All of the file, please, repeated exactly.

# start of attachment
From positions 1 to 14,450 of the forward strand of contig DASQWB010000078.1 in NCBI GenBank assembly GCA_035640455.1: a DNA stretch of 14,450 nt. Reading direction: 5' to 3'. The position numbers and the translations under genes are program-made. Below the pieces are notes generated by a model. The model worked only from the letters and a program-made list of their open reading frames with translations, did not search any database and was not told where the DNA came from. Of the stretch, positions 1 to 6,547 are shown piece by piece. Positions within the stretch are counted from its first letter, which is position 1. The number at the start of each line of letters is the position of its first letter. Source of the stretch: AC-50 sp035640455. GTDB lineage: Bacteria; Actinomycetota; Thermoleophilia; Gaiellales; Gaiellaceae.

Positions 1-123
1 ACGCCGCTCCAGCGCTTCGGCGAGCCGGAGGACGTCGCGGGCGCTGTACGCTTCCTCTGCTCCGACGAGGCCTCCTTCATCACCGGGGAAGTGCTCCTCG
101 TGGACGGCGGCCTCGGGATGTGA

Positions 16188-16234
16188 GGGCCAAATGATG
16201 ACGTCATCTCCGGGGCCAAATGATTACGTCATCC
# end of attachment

From positions 1 to 14,450 of the forward strand of contig DASQWB010000078.1 in NCBI GenBank assembly GCA_035640455.1: a DNA stretch of 14,450 nt. Reading direction: 5' to 3'. The position numbers and the translations under genes are program-made. Below the pieces are notes generated by a model. The model worked only from the letters and a program-made list of their open reading frames with translations, did not search any database and was not told where the DNA came from. Of the stretch, positions 1 to 6,547 are shown piece by piece. Positions within the stretch are counted from its first letter, which is position 1. The number at the start of each line of letters is the position of its first letter. Source of the stretch: AC-50 sp035640455. GTDB lineage: Bacteria; Actinomycetota; Thermoleophilia; Gaiellales; Gaiellaceae.

Positions 1-123
1 ACGCCGCTCCAGCGCTTCGGCGAGCCGGAGGACGTCGCGGGCGCTGTACGCTTCCTCTGCTCCGACGAGGCCTCCTTCATCACCGGGGAAGTGCTCCTCG
101 TGGACGGCGGCCTCGGGATGTGA

Positions 16188-16234
16188 GGGCCAAATGATG
16201 ACGTCATCTCCGGGGCCAAATGATTACGTCATCC